Why develop a mentee relationship?

There are many reasons why becoming a mentee is beneficial.

As a GPEP1 there is a lot of support provided but as you move further along your career path you may find that support is less readily available. On occasion general practice may feel quite isolating. Often there are opportunities to informally talk to colleagues, but sometimes it is beneficial to speak to someone who is independent of your employment situation, and not in a supervisory role. Formalising the relationship also means that mentees are less likely to feel like they are burdening an already busy GP when asking for advice. Some things that mentors and mentees discuss include values and ethics; learning to appreciate different or conflicting ideas; overcoming setbacks and obstacles; acquiring an open, flexible attitude to learning; reducing learning by trial and error; better conflict management; and managing uncertainty. The mentor-mentee relationship also fosters the sharing of experience and knowledge and mutual problem solving.

Other benefits of becoming a mentee include:

  • Networking opportunities that will enable you to belong to a community of Fellows facing the same challenges as you.
  • Access to a wide range of professional development opportunities.
  • Events held specifically for new Fellows, including seminars, conference sessions and leadership training.

Who can become a mentee?

Mentoring is open to new Fellows, Registrars, post-graduate doctors expressing an interest in general practice, or other Fellows who wish to be supported.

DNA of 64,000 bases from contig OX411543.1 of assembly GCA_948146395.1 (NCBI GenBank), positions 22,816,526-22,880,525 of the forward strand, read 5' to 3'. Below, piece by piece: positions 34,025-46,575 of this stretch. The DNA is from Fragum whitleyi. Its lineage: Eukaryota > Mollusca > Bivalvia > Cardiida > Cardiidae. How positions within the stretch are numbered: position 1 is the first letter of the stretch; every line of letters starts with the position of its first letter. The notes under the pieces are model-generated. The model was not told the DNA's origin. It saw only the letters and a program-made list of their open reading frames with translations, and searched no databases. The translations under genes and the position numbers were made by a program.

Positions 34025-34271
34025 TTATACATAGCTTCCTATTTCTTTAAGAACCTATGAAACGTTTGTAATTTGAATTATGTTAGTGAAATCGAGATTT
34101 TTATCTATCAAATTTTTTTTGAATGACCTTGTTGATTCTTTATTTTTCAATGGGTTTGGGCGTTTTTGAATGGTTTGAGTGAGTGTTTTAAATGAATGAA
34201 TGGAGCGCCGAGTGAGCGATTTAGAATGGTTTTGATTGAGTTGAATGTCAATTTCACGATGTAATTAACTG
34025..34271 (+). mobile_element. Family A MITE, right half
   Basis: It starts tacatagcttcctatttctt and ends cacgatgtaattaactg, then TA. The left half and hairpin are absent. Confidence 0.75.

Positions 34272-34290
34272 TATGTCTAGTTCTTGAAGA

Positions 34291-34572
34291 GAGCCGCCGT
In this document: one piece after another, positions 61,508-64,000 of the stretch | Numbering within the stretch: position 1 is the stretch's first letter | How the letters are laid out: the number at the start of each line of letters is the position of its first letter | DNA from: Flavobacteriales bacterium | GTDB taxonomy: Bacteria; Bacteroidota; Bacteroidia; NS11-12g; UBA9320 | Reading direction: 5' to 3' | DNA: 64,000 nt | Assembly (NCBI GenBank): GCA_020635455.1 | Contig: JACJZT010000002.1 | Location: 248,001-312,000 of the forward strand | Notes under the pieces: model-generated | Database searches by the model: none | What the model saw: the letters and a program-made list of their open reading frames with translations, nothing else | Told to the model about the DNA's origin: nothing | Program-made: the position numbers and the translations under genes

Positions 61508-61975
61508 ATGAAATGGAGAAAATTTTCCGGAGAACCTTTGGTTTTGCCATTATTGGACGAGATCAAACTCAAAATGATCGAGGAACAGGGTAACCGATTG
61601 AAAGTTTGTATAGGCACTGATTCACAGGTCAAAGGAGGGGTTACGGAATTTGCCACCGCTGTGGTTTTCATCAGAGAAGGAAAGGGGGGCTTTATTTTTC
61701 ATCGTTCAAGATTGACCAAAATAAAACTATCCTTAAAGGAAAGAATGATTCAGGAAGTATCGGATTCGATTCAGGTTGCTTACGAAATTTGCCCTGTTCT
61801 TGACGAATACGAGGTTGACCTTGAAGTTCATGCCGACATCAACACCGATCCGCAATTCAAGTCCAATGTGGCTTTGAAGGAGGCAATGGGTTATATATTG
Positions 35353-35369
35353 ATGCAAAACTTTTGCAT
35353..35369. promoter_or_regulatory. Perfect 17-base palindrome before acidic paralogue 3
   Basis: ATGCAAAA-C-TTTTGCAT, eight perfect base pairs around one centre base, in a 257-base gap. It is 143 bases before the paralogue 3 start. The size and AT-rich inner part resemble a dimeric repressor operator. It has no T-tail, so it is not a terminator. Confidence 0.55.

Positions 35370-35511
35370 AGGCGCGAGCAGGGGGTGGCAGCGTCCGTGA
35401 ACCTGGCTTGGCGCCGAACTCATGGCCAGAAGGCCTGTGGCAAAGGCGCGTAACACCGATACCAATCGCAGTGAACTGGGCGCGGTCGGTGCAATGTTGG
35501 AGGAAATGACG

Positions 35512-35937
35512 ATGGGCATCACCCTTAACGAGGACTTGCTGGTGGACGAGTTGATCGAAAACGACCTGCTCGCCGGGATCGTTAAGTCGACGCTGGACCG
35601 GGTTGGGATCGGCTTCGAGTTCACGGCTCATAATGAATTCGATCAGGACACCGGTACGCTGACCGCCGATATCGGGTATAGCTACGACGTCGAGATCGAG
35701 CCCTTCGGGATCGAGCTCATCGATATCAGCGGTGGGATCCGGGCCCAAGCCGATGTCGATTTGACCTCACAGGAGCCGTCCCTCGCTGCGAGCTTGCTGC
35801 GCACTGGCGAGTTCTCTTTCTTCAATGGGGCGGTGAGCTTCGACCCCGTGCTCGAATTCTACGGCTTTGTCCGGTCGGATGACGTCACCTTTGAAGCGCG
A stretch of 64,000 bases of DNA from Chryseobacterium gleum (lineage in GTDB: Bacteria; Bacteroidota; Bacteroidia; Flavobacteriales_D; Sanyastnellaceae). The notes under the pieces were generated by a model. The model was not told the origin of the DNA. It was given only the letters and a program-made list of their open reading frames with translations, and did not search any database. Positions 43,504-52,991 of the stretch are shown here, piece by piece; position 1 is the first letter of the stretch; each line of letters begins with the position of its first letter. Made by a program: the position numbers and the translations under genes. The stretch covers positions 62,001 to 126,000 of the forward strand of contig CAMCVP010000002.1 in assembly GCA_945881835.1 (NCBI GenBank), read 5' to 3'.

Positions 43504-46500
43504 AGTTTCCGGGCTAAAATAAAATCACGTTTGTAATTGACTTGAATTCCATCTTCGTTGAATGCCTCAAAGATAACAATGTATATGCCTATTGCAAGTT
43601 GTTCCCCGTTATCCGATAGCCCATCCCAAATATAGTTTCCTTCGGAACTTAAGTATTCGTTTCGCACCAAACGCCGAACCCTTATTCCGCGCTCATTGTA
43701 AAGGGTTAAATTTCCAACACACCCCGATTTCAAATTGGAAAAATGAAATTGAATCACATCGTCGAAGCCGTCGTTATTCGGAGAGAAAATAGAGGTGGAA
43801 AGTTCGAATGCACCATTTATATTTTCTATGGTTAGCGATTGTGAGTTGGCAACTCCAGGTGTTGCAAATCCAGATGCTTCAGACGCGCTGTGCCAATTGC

How to pick a mentor

Please contact the Kapa Kaiaka Coordinator if you are keen to be mentored.

You may already have someone in mind that you are keen to have mentor you. If you do, feel free to contact us, and we are happy to approach that person on your behalf. Note that mentors should not be in an employer/employee relationship with mentees or be in any way associated with formal assessment or supervision of mentees. It is often better if the mentor is someone from outside the practice where you work. There are some personal and professional characteristics that have been associated with good mentors. These characteristics include doctors who are collaborative, intellectual, and who are skilled clinicians and teachers.

We are approaching a number of GPs in Northland to develop a database of mentors, and we will attempt to match these mentors appropriately with mentees. In order for us to do this it will help for you to tell us your professional interests; whether you are willing to meet your mentor online using Skype; what you want to get out of your mentor relationship, and any other considerations that are important to you. In the event that a mentor/mentee relationship does not work for whatever reason, we are available to help and to organise a new mentor if needed.